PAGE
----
The government has confirmed its new rules and logos for geographically protected foods at the end of the transition period.
The UK’s new geographical indication (GI) scheme will replace the EU’s at the start of next year, though businesses will have until 1 January 2024 to change their packaging to include the new logo.
Attaining GI status protects the reputation of regional food and drink products and prevents imitators selling under the same name. Melton Mowbray pork pies, Cumberland sausages and stilton cheese all benefit from the status.
Geographically protected goods represent about a quarter of the UK’s food and drink exports each year, worth almost £6bn last year, according to Defra.
“In a world of cheap imitations and pressures on costs, it’s important for producers and consumers alike to be able to depend on a marque which is a guarantee of authenticity and quality,” said Halen Mon, a protected sea salt brand on Anglesey.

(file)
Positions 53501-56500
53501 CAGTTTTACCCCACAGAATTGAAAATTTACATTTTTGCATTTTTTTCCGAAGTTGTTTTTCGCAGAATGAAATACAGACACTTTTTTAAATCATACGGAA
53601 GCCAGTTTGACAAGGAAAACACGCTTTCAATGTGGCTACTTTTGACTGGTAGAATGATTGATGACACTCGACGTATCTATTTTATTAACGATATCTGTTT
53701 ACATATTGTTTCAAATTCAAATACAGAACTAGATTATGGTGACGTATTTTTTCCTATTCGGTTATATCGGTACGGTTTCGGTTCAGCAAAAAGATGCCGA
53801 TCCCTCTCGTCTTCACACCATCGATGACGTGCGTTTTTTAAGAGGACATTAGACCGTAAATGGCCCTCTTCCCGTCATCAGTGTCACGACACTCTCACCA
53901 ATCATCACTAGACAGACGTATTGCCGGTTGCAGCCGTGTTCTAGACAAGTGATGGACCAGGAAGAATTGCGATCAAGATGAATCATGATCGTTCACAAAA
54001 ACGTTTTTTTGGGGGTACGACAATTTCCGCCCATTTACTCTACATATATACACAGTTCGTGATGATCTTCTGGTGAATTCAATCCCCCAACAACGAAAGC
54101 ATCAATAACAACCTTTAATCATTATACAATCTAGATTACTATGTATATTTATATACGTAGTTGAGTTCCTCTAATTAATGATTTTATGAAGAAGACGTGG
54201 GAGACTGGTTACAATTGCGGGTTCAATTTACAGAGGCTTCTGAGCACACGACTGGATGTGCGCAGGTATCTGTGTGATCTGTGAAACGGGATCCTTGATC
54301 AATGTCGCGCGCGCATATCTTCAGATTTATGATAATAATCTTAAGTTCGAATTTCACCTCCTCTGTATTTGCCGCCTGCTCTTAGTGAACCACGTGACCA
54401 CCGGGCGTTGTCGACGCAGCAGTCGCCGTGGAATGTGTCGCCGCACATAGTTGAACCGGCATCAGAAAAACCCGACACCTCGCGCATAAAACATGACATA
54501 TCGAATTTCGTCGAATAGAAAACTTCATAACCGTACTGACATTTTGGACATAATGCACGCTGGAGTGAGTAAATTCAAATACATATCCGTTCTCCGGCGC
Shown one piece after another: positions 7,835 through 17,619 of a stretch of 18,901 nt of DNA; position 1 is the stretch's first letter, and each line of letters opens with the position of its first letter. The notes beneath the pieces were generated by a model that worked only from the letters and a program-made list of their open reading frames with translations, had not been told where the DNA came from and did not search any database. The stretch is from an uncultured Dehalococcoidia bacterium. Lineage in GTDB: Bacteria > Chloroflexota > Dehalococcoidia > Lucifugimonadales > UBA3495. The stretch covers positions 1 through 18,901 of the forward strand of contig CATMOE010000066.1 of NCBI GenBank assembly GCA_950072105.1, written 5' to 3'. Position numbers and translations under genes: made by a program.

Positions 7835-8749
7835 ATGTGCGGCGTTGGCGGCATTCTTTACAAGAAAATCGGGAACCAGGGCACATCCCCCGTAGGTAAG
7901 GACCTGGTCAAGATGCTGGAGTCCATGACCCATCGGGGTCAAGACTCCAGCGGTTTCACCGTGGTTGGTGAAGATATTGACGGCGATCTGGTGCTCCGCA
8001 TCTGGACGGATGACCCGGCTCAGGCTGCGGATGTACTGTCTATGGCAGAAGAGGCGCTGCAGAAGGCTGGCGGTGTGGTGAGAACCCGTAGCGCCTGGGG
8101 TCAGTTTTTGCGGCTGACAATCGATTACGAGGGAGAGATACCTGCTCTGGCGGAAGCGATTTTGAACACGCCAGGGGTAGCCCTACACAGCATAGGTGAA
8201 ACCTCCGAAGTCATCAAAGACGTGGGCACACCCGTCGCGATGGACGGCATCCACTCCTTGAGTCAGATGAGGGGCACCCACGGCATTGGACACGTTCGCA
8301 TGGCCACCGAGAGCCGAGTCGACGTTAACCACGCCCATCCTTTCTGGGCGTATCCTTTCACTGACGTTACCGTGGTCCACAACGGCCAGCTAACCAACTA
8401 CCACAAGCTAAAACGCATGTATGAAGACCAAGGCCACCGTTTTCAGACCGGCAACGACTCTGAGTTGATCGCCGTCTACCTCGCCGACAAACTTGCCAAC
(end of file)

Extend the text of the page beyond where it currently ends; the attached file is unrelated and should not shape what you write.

Products can be covered by one of three logos: protected designation of origin, protected geographical indication, or traditional speciality guaranteed.
Laws to protect the logos and to ensure the continued protection of existing GIs through trade agreements will be introduced to Parliament today.
GIs are expected to be a flashpoint in trade talks with the US, who have long urged the EU to remove the protections.
“The new logos launched today will become a staple on supermarket aisles in the UK and mean shoppers will be able to pick the best of British, from scotch whisky and Welsh lamb to Cornish clotted cream,” said Defra secretary George Eustice.